measuring the invisible
Werner G. Meyer, PhD
Quantitative risk management in project management is the process of converting the impact of risk on the project into numerical terms. This numerical information is frequently used to determine the cost and time contingencies of the project. This paper discusses some of the principles of quantitative risk assessment methods, and how these were developed for use on a capital project in the mining industry. Several methods of contingency determination, which are based on the results of a quantitative risk assessment, are explored. The paper shows how the developed process was applied to a real project, and concludes by highlighting some of the pitfalls with quantitative risk assessments, and how they can be prevented.
Project risk is defined as “…an uncertain event or condition that, if it occurs, has a positive or negative effect on one or more project objectives such as scope, schedule, cost, and quality” (Project Management Institute, 2013, p. 310).
The aim of project risk management is to identify and minimize the impact that risks have on a project. The challenge with risk management of any kind is that risks are uncertain events. In the management of projects, and the subsequent operations of the project's product, organizations attempt to reduce their exposure to these uncertain events through risk management. This is usually done through a formal management process which consists of the following steps: plan risk management, identify risks, perform qualitative risk analysis, perform quantitative risk analysis, plan risk responses, and control risks (Project Management Institute, 2009).
There is some debate as to the origins of the word risk, but it is commonly accepted that the ancient Greek word “ριζα” (pronounced “riza”) meaning “root, stone, cut of the firm land,” made its way to the Latin word riscus, which means “cliff.” The original Greek word was a metaphor for “difficulty to avoid in the sea,” and ancient mariners, picking their way through the numerous islands in the Mediterranean, Aegean, and Tyrrhenian seas, were quite familiar with the meaning and impact of the word. The word was later borrowed by the Italians as the word rischo and rischio, then by the French as risque, and on to Spanish as riesgo. In the 16th century, the word was adopted by middle-high-German as Rysigo meaning “to dare; to undertake; to hope for economic success.” It is believed that the Anglicized form comes from either the French or Italian words (Handzy, 2012).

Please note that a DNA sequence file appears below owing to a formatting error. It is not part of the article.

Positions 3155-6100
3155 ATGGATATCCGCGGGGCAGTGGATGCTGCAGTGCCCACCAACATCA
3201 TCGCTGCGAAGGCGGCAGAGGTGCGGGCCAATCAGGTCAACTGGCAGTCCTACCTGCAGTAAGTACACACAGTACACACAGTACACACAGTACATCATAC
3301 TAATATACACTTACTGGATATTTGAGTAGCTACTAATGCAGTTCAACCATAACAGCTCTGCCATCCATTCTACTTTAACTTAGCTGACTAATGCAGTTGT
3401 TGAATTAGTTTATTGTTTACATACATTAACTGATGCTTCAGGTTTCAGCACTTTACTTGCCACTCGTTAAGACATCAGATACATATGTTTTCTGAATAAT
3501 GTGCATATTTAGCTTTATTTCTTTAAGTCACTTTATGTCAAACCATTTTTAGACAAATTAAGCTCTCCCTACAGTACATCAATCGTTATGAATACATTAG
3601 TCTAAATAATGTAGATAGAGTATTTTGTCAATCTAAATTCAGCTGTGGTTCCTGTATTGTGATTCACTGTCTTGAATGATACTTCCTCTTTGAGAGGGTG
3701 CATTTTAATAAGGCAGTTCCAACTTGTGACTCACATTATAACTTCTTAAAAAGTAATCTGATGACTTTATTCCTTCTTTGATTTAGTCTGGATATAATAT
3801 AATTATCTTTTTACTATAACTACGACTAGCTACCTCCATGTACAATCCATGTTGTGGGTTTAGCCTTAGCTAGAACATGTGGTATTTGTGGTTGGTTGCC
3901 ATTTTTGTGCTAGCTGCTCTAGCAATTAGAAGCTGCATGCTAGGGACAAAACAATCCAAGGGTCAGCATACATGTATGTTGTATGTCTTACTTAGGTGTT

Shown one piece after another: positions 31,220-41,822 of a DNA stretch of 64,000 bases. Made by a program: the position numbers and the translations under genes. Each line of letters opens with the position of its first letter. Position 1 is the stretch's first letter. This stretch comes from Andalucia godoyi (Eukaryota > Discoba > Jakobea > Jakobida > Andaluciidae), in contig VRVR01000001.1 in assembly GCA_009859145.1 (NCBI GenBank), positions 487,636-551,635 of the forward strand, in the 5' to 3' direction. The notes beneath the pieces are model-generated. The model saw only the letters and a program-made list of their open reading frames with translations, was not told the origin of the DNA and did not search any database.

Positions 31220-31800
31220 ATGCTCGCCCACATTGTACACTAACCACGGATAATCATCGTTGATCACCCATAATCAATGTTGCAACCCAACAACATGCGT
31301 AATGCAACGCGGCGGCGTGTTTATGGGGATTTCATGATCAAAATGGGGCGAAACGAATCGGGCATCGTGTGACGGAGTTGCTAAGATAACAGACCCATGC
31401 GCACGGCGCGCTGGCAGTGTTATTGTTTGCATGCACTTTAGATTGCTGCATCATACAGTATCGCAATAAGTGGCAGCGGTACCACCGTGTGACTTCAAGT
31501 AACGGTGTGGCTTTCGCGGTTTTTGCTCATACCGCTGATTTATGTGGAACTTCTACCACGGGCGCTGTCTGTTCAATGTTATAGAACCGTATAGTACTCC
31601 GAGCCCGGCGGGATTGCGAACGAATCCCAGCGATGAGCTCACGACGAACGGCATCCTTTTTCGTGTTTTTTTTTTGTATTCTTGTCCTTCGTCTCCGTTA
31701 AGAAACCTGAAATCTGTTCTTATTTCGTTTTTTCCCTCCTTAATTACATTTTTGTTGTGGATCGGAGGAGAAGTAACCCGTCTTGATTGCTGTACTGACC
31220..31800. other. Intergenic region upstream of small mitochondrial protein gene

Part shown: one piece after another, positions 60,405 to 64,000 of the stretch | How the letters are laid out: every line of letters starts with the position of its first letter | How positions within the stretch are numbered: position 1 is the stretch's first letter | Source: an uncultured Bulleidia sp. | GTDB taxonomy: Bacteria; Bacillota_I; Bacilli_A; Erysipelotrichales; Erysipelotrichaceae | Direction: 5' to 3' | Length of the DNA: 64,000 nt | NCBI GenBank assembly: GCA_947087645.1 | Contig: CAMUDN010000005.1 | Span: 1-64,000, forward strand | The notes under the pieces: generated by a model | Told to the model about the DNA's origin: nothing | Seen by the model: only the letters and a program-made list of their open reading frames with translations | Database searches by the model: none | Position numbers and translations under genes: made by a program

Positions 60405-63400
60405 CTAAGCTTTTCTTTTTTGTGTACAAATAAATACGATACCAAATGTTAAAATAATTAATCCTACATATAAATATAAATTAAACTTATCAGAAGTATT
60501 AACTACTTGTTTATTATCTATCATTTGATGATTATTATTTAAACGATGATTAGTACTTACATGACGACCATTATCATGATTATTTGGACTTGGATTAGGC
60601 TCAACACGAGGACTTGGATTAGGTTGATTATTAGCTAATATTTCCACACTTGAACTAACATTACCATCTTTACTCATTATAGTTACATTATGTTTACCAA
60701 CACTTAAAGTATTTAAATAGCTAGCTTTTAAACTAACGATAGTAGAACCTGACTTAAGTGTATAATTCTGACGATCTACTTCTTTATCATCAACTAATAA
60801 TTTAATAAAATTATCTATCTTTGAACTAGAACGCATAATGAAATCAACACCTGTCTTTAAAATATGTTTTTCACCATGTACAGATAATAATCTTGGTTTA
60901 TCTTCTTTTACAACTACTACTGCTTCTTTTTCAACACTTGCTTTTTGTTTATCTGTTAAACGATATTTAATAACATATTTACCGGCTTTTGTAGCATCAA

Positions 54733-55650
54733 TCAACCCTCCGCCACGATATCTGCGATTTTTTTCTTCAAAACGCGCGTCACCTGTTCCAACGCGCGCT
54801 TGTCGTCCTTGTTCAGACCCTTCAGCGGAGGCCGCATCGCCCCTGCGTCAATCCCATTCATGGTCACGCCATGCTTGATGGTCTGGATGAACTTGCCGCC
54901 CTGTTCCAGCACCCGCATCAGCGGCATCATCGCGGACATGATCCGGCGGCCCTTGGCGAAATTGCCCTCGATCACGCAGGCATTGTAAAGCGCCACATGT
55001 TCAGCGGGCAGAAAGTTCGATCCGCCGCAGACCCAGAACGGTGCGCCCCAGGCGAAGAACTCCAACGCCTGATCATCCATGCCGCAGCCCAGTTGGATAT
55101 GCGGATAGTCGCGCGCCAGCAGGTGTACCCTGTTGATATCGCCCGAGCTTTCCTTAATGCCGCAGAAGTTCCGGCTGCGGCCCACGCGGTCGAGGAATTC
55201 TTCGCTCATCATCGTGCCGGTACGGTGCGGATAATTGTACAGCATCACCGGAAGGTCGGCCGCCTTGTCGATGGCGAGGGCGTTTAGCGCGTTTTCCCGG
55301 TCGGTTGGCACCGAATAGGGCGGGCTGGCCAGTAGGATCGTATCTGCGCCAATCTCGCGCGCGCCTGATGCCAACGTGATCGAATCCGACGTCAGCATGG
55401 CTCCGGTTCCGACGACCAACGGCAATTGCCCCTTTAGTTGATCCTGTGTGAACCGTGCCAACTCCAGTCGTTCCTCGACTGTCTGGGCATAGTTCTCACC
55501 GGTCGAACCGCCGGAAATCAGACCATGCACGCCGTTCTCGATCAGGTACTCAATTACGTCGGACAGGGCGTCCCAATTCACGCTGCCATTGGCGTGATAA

Project risk management is a well-defined field of study, and numerous books and papers have been written about it. Risk analysis is broadly split into two areas (i.e., qualitative risk analysis, and quantitative risk analysis). Of these two, qualitative risk analysis is most common, and on many projects, it is the only risk analysis that is done. Quantitative risk assessments (QRAs) on projects are less common, often because insufficient data about the project are available to perform the assessment. In some cases, the effort required to perform the QRA may be too expensive relative to the total project value, and the project team may decide against it.
The purpose of a QRA is to translate the probability and impact of a risk into a measurable quantity. The value or quantum of the risk, in the context of projects, is added to the project cost or time estimate as a contingency value. Project risk quantification, and cost and schedule contingency are, therefore, inseparable. In this paper, a number of aspects of risk quantification are explored.
Quantitative Risk Analysis
Galway (2004) discusses three risk elements that concern project management:
- Schedule – will the project be completed within the planned timeframe?
- Cost – will the project be completed within the allocated budget?
- Performance – will the output from the project satisfy the business and technical goals of the project?
Where possible, these risks should be quantified to enable the project team to develop effective mitigation strategies for the risks, or to include appropriate contingencies in the project estimate.
Many ways have been proposed to determine contingency. Below is a list of methods that appear in project management literature: